Pentagon dumps $1.5B more into military sat network that's already slipping behind

One might say this program is truly up in the air

Things haven't gone to plan exactly for the US military's latest warfighting satellite constellation, but that hasn't stopped the Department of Defense from shelling out more than a billion dollars to build more hardware for the up-in-the-skies project. 

The Space Development Agency (SDA), a unit of Space Force, announced Monday it had awarded approximately $1.5 billion to Northrop Grumman and Lockheed Martin for a batch of 72 satellites for the Pentagon's Proliferated Warfighter Space Architecture (PWSA) constellation.

Technically speaking, these birds will form a prototype constellation called the Tranche 2 Transport Layer - Beta (T2TL) as part of the PWSA program. (It's the military: nothing is straightforward.) The first of these satellites are expected to launch by September 2026.

The PWSA constellation is the SDA's sole project, and is ultimately planned to be "a threat-driven constellation of small satellites that deliver critical services to our warfighters from space," the agency said. Think of it as chucking a load of satellites into different orbits to keep America's armed forces connected via a communications network up above in orbit.

Among the services the PWSA will provide to the US military are: low-latency tactical data links; improved missile tracking, and land and marine target coverage; and targeting of objects beyond line of sight. It's the space-based backbone for the Department of Defense's Joint All Domain Command and Control (JADC2) infrastructure, which the DoD sees as the future of its ability to integrate the military across space, air, land, sea and cyber domains. 

Too many targets

Both Russia and China have shown they're willing and able to blow up orbiting satellites. The SDA said the "proliferated" part of the PWSA is supposed to mitigate that threat through its sheer number of hard-to-hit targets. Safety in numbers, one might say.

Speaking in April at the Navy League's 2023 Sea Air Space Conference and Expo, SDA director Derek Tournear said PWSA will launch "hundreds and hundreds of satellites" so that if some are destroyed by a foreign power, the network will continue to function.

"Our satellites are more affordable than the missiles that you need to shoot them down. So we've kind of taken that off the table. We made it to where it's really difficult to shoot those satellites down just by virtue of proliferation," Tournear said.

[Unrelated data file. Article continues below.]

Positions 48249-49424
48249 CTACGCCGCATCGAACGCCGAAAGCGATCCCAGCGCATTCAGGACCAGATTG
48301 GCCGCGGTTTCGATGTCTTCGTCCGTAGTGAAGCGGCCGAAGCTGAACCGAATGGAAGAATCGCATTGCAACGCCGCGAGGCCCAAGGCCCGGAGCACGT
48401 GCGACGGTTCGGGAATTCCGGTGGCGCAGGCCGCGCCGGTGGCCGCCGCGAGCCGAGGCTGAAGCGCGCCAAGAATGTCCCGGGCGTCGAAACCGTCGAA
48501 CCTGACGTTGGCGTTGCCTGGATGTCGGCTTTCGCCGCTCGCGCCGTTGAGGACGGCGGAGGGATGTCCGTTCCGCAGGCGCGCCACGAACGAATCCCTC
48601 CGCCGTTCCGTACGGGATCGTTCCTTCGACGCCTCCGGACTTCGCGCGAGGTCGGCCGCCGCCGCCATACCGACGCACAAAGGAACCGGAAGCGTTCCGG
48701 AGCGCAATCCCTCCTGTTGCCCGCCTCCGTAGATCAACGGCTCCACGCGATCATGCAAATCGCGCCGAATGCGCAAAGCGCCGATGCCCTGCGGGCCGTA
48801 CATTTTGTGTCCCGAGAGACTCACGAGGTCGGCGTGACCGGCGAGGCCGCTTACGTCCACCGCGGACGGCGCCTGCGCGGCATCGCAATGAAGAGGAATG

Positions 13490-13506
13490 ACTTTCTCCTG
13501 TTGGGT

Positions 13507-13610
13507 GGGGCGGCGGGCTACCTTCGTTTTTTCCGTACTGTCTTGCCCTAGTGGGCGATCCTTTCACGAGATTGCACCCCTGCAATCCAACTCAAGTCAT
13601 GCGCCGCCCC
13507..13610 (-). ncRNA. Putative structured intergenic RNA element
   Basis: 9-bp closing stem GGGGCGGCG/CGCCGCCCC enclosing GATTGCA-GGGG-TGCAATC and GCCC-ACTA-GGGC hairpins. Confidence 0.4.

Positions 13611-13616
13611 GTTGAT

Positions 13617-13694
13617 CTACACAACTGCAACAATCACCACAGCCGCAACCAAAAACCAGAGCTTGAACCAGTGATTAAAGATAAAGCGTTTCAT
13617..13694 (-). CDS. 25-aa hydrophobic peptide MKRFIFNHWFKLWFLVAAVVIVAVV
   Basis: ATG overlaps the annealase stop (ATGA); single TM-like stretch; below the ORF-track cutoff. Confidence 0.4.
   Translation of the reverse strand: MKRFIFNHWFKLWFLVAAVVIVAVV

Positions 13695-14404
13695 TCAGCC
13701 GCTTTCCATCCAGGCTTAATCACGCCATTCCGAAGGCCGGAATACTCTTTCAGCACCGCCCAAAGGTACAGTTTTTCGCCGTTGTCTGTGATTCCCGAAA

Along with sheer quantity, Tournear said that PWSA would also be deployed at multiple low-Earth orbit altitudes to further complicate the constellation and make it harder to disrupt. 

This, of course, raises the question of how PWSA will combat our growing space garbage problem. We put that and several other questions to the SDA, and await a reply. 

What's in a tranche?

This latest batch of satellites will augment the first tranche, scheduled for deployment in fiscal year 2024. Tranche 1 craft, in turn, will provide initial warfighting capabilities such as "regional persistence for tactical data links, advanced missile detection, and beyond line of sight targeting," the SDA said

Tranche 3 is expected to feature better missile tracking capabilities; improved position, navigation, and timing; and protected RF communications. Also planned is tranche 4, which SDA only describes as adding "continual advances to the [prior] layers."

There's also a tranche 0, the very first batch of satellites, 10 of which were launched in April. Those first satellites are mainly data transporters and missile trackers, and are a "minimum viable product" designed to demonstrate the feasibility of the proliferated style of design PWSA is leaning on for funding. 

Tranche 0 is also where problems began to pop up for the PWSA. First, supply chain delays pushed back a March launch to April, and then the second launch was delayed from June to July, then pushed back to late August, reportedly because of unspecified cryptography issues with the NSA.

Along with that, the Federal Aviation Administration (FAA) has been reluctant to clear the tranche 0 satellites for downlinking because of concerns over possible EM interference.

Instead of getting clearance to connect to stationary receiver stations in the US, the SDA has only been given permission to test its new satellites by downlinking to aircraft flying over oceans.

The Register reached out to the FAA to get clarity on its PWSA spat with the SDA, and we didn't immediately hear back. 

Tranche 0 was supposed to be tested over the summer [PDF], though missed its window due to the aforementioned issues with the FAA and NSA that delayed the second launch and the SDA's ability to downlink from its satellites.

It's unclear when tests will actually occur, or whether delays will change the SDA's deployment timeline. Your tax dollars are at work, however. ®

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